Okay, I know myself well enough that I’m pretty incapable of critical thought when it comes to The Dresden Files — which is not to say I think the books (especially this one) are perfect, but I can overlook all the flaws — and those I can’t I can shrug off. It’s been years — almost a decade — since I re-read this, and I’d forgotten some details, but the core is pure Dresden. And the best of all is that I know they get better from here.

So I’m not going to talk about the book, really. For the 2 of you who don’t know, Harry Dresden is a Marlowe/Spenser-type of P.I. (but not really) who happens to be a wizard. He consults with the police on the supernatural front and does a little business helping private citizens. That’s all the setup you need.

What I want to talk about here is the audiobook portion of it — I’ve heard for years that the James Marsters narrated audiobooks in this series are fantastic. I was prepared to be thoroughly entertained. But not as much as I was. Marsters was just incredible, almost unbelievably good. This was, as the best audiobooks are, a performance, not just a reading. And this was one of the best performances I’ve witnessed from Marsters. Had I the means, I’d have bought the rest of the series Friday night after I finished this one.

Butcher fans, if you’ve only read the book, you need to listen to them, too. Marsters brought our man to life.

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5 Stars

The Hammer of Thor (Audiobook) by Rick Riordan, Kieran Culkin

The Hammer of ThorThe Hammer of Thor

by Rick Riordan, Kieran Culkin (Narrator)
Series: Magnus Chase and the Gods of Asgard, #2
Unabridged Audiobook, 10 hrs., 34 mins..
Listening Library, 2016
Read: May 10 – 12, 2016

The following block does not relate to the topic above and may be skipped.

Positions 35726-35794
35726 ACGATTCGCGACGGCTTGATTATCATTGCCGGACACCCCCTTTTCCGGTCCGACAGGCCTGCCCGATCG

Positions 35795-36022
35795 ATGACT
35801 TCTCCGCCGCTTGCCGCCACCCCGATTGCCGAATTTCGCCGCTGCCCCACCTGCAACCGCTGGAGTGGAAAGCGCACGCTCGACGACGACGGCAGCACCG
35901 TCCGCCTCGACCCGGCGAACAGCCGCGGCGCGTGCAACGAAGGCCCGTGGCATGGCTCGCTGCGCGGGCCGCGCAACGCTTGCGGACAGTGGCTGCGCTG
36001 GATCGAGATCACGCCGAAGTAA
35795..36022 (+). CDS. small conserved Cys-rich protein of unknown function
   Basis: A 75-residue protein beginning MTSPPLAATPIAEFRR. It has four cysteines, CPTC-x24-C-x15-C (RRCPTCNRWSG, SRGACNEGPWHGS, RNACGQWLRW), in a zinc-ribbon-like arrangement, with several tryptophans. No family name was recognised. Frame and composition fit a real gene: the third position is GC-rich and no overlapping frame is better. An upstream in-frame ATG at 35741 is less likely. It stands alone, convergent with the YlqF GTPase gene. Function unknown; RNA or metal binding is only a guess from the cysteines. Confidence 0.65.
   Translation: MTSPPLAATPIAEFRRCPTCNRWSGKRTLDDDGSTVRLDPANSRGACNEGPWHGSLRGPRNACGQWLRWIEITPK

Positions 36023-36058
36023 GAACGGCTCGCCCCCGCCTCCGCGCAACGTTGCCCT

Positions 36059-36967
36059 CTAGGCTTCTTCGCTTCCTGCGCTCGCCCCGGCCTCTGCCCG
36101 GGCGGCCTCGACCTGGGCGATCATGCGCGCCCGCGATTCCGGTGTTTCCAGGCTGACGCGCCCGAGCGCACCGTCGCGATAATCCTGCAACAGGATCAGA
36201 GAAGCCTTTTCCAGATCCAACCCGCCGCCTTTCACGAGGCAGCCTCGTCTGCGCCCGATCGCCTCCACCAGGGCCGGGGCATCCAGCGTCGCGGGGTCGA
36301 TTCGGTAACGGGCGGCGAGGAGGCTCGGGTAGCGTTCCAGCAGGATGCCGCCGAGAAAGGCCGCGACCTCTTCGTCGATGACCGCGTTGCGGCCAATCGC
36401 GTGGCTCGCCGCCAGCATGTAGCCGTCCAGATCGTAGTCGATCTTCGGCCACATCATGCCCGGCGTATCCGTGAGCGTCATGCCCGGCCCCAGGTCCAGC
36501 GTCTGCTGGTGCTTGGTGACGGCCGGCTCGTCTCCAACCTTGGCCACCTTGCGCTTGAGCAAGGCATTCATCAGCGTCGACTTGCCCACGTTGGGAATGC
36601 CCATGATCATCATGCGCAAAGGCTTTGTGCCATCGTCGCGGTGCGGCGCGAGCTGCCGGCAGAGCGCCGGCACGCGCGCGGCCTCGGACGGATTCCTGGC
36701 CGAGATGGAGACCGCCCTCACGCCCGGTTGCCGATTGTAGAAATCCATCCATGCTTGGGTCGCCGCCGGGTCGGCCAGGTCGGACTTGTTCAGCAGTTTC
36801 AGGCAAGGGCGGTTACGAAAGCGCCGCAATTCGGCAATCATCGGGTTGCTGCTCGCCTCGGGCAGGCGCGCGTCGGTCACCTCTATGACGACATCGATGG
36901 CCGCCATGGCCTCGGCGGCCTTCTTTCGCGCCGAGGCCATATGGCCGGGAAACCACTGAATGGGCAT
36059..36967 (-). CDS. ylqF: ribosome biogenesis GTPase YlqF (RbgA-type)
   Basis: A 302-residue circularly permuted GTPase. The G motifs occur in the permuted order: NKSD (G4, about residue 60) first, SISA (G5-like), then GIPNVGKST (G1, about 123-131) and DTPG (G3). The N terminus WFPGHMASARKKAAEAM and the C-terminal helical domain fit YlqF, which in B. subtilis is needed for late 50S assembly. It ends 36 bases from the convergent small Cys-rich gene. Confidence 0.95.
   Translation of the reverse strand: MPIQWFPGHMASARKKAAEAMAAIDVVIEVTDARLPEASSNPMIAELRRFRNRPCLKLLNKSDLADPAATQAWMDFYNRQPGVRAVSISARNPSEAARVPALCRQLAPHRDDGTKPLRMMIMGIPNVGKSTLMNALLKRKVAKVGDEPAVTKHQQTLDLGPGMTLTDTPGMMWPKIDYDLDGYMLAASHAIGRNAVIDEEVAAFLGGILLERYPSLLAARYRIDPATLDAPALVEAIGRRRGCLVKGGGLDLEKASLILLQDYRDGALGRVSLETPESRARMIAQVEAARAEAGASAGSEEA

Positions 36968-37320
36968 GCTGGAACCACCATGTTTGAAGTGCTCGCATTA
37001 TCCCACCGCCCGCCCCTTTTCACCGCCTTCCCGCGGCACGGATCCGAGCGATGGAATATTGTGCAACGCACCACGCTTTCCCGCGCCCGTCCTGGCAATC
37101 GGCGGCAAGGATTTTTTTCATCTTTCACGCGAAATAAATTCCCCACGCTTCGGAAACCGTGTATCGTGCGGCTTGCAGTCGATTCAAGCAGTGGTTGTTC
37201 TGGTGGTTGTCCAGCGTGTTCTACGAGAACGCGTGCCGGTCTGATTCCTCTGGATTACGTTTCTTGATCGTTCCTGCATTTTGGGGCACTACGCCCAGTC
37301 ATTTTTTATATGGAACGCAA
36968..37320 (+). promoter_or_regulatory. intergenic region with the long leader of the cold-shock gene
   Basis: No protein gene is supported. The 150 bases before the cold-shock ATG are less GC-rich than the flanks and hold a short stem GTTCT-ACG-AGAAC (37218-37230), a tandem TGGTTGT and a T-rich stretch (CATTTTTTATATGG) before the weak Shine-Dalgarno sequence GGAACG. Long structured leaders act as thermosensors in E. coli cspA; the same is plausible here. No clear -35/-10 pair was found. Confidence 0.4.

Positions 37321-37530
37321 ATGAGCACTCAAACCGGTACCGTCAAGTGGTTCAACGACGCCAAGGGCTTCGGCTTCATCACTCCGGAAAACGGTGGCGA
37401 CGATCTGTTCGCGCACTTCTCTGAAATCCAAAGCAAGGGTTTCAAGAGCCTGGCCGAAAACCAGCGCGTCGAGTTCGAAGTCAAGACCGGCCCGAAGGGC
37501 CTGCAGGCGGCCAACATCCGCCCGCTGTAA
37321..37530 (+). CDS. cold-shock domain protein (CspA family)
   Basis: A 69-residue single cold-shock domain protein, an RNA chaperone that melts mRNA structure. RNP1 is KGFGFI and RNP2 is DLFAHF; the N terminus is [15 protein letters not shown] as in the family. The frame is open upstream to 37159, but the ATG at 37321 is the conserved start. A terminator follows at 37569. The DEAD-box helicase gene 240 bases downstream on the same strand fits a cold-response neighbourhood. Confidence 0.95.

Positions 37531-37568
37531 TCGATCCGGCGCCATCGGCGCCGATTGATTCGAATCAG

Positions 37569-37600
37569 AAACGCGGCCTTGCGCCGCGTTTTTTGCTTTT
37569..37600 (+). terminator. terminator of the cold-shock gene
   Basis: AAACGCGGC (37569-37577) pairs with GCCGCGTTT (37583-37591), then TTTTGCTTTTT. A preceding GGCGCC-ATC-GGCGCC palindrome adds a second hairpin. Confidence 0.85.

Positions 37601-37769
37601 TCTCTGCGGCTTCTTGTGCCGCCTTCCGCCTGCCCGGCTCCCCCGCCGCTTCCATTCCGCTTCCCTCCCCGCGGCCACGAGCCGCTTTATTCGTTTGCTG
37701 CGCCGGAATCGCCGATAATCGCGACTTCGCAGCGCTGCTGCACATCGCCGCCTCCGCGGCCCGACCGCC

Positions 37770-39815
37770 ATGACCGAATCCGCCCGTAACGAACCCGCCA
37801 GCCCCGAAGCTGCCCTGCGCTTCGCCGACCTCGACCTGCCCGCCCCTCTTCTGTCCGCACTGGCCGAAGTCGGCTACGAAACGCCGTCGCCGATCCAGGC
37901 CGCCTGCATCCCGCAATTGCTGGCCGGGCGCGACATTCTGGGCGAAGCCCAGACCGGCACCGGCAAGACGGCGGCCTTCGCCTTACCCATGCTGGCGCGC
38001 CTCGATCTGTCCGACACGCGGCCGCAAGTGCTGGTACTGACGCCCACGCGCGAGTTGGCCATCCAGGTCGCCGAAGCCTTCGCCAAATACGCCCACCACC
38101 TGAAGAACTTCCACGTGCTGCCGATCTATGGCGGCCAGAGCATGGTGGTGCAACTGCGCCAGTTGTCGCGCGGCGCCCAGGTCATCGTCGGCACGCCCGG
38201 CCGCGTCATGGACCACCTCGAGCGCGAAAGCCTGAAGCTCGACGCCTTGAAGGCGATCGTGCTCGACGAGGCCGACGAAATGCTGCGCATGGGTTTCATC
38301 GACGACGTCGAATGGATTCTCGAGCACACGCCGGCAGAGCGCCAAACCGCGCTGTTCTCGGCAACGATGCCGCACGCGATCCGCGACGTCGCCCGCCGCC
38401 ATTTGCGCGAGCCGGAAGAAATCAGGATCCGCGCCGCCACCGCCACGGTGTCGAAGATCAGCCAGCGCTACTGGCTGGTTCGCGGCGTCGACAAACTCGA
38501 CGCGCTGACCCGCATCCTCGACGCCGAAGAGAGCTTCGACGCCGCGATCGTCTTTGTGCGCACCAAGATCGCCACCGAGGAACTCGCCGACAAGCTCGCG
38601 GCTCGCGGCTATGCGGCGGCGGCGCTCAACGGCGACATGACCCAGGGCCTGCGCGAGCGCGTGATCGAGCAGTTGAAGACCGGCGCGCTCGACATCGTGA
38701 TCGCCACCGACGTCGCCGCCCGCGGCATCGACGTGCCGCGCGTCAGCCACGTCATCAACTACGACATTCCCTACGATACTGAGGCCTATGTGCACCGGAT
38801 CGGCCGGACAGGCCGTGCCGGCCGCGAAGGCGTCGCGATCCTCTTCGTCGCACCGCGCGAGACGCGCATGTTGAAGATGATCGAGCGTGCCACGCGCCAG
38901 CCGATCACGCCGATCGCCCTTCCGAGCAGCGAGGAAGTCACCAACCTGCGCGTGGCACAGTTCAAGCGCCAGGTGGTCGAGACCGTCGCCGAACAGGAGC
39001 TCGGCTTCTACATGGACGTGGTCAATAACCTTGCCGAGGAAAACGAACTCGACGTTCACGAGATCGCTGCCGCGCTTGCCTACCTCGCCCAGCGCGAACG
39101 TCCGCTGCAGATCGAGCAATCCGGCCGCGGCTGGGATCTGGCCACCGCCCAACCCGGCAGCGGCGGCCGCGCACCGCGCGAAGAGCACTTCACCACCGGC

Thor’s hammer is missing, so not only can he not stream Netflix (I’d forgotten that was a thing in this series) on it, he can’t intimidate the giants into not invading. You can guess which bothers him more. The Valkrie Samira and her pal Magnus have to go find it before things get out of hand.

I didn’t like this one as much as the first book in this series — but I didn’t dislike it. It’s still the same outline that Riordan is following with these books — there’s a quest; the hero and his friends have to go find the whatever to stall doomsday a little longer; to get the X the group has to beat a series of mini-challenges and then they’ll have a shot at the X. Since this is a book 2, they’ll get X, but many other things will go wrong, forcing the series into another book. For the most part, the minor challenges worked better for me than I expected.

I enjoyed Magnus’ friends — Samira in particular; although I’m pretty torn about the new character added to Magnus’ group: Alex Fierro — a child of Loki. I understand what Riordan was trying to do with this character, but I’m not sure he succeeded. I’m not convinced that Alex was a person, and not just a conglomeration of traits. But I have hope. Alex’s presence, I thought, ended up short-changing some of the other characters when it came to action and involvement in the plot, which I wasn’t crazy about.